America’s baby bust isn’t over. The nation’s birth rates last year reached record lows for women in their teens and 20s, a government report shows, leading to the fewest babies in 32 years.
The provisional report, released Wednesday and based on more than 99% of U.S. birth records, found 3.788 million births last year. It was the fourth year the number of births has fallen, the lowest since 1986 and a surprise to some experts given the improving economy.
The fertility rate of 1.7 births per U.S. woman also fell 2%, meaning the current generation isn’t making enough babies to replace itself. The fertility rate is a hypothetical estimate based on lifetime projections of age-specific birth rates.
If trends continue, experts said, the U.S. can expect labor shortages including in elder care when aging baby boomers need the most support.
He estimates 5.7 million babies would have been born in the past decade if fertility rates hadn’t fallen from pre-recession levels.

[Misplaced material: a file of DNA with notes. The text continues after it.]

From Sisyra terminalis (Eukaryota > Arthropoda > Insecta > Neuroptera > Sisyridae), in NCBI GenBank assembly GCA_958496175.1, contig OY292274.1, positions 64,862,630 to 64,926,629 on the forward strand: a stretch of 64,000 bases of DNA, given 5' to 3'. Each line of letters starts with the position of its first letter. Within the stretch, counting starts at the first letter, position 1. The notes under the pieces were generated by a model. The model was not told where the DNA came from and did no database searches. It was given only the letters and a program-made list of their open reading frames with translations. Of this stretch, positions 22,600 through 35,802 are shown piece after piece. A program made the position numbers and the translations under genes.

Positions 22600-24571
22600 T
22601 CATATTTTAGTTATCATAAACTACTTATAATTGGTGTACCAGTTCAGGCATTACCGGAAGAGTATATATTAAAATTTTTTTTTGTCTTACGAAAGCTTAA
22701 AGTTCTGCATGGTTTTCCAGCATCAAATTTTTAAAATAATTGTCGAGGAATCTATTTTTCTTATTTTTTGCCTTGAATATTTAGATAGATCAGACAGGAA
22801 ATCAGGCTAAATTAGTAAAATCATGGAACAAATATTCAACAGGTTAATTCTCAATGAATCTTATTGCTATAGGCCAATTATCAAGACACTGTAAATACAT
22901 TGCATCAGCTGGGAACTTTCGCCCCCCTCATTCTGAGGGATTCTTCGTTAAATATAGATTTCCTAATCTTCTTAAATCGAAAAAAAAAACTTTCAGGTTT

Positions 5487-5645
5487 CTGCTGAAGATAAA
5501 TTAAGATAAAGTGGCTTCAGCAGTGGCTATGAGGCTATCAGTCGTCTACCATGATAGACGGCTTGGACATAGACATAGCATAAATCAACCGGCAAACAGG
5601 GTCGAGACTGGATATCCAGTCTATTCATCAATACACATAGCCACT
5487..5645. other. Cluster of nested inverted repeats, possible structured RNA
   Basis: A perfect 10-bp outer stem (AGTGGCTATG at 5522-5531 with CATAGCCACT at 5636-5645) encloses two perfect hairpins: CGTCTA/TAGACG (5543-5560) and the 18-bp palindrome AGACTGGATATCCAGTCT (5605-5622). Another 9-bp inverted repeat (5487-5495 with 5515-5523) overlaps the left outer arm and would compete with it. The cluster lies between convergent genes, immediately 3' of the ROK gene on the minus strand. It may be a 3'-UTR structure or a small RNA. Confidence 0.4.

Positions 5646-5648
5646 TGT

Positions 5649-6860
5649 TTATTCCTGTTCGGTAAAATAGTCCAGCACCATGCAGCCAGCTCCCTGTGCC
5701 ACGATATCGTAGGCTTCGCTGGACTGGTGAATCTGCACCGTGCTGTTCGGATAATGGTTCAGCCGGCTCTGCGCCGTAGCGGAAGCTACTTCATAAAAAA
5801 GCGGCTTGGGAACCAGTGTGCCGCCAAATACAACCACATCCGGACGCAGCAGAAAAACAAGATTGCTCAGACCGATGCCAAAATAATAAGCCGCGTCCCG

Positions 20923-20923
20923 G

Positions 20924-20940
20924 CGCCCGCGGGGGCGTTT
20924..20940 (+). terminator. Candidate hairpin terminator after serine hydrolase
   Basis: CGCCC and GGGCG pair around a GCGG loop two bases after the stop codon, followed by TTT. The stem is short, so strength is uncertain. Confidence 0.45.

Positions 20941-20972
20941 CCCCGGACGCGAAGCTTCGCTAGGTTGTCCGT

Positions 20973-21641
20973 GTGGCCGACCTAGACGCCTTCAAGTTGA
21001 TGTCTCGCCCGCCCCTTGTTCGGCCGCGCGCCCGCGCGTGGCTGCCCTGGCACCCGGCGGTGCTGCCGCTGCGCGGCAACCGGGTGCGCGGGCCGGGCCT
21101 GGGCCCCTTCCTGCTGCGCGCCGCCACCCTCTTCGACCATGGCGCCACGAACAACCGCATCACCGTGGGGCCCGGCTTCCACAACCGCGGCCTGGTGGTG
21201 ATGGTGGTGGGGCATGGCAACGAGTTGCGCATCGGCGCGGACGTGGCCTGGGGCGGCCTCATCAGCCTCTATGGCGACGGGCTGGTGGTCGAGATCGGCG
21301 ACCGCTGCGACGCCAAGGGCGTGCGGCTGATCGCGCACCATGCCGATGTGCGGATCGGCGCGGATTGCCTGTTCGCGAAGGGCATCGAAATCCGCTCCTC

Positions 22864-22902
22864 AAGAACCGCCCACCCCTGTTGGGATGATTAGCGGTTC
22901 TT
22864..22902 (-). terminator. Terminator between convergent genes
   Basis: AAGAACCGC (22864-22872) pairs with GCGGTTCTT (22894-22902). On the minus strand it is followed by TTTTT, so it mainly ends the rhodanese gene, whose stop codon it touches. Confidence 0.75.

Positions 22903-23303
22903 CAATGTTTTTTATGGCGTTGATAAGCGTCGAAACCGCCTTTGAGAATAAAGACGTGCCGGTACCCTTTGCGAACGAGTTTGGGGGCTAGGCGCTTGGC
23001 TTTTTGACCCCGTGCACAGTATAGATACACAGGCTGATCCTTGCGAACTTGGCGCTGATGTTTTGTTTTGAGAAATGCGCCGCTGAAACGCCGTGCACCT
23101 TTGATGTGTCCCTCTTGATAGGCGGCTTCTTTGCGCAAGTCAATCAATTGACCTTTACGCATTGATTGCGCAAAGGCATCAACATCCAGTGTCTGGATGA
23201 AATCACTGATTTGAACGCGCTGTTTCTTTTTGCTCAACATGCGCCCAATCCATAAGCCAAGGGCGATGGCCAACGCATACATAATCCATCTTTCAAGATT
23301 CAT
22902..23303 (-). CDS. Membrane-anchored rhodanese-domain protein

“That’s a lot of empty kindergarten rooms,” said Johnson, who wasn’t involved in the report.
American women are starting families sooner than most other developed nations, according to other research. Other countries are seeing similar declines in birth rates.
The U.S. could do more to encourage childbearing with parental leave, preschool expansion, and child care subsidies and other policies aimed at helping young adults struggling with student loan debt and housing costs, Guzzo said.
Brandy Loshaw, 39, of Webster, New York, said despite a stable career as a dental hygienist “I would never be able to afford the added expense of a child and live comfortably.” She said she is grateful she “can never remember a time in my life that I wanted children.”
Births were down across racial groups, with small declines for Hispanics, whites, blacks, and Asians. The number of babies born to native Hawaiian and Pacific Islanders was stable.
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